Eventually, after a couple of attempts, my number was ported from a competing telco and my iPhone 3G was activated. I selected a few accessories from the very limited range in the shop and went to the point-of-sale. We were out of the shop in about 2 hours very relieved that I had a functioning device and service. The combination of excitement, frustration and satisfaction was intense and unfamiliar. I can’t remember getting that emotional about a technology toy in many, many years.

After a short drive home, I got all the accessories unboxed and plugged in. I then proceeded to register the phone through iTunes, buy some music and apps and subscribe to MobileMe – Apple’s re-branded .Mac service to do push email, calendar, contacts and cloud-storage. It was absolutely simple and straight-forward. Everything was done in a few minutes without looking at a manual or touching a customer support service. Satiated and hungry, we went out for lunch.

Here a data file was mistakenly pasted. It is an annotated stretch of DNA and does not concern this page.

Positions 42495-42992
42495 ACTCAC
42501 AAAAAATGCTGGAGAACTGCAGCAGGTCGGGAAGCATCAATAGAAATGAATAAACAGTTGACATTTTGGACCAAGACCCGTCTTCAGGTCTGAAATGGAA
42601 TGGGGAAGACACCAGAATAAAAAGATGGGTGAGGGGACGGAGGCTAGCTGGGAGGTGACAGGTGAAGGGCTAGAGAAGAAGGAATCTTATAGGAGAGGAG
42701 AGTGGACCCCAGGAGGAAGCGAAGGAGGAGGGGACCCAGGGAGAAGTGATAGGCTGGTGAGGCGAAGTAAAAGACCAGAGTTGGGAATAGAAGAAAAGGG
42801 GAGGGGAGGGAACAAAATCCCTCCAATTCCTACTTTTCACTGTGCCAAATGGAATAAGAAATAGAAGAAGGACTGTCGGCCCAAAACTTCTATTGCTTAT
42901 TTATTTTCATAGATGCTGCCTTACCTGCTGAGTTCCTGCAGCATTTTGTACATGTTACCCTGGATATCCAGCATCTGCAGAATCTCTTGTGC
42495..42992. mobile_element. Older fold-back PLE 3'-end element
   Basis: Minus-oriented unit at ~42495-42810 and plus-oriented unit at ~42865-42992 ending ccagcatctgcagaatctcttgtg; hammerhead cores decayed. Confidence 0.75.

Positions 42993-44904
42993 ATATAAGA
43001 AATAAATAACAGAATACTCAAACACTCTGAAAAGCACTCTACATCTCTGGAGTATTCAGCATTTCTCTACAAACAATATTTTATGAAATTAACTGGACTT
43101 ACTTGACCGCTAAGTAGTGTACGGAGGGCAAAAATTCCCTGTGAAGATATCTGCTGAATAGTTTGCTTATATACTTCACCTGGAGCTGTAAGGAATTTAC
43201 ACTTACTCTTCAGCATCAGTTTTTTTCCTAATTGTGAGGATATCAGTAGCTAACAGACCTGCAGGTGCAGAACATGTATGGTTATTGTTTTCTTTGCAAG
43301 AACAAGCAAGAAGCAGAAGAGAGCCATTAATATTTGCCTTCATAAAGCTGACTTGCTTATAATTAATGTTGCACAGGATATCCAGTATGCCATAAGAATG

We drove up into the country for a Saturday night in a Manor house near the mountains. The 3G service from the dominant telco in Australia performed flawlessly. The iPhone 3G on this network ran at full speed in all the locations we stayed at – including a ski-resort on the Sunday. At no place along the way did I ever lose signal entirely (no mean feat for a network that’s only a year or two old). I managed to use 1GB of data traffic within the first 24 hrs and most of that was in the bush. The GPS + 3G location finder found me in a bedroom in a manor house in the country on the weekend as easily as it did in my living room at home yesterday.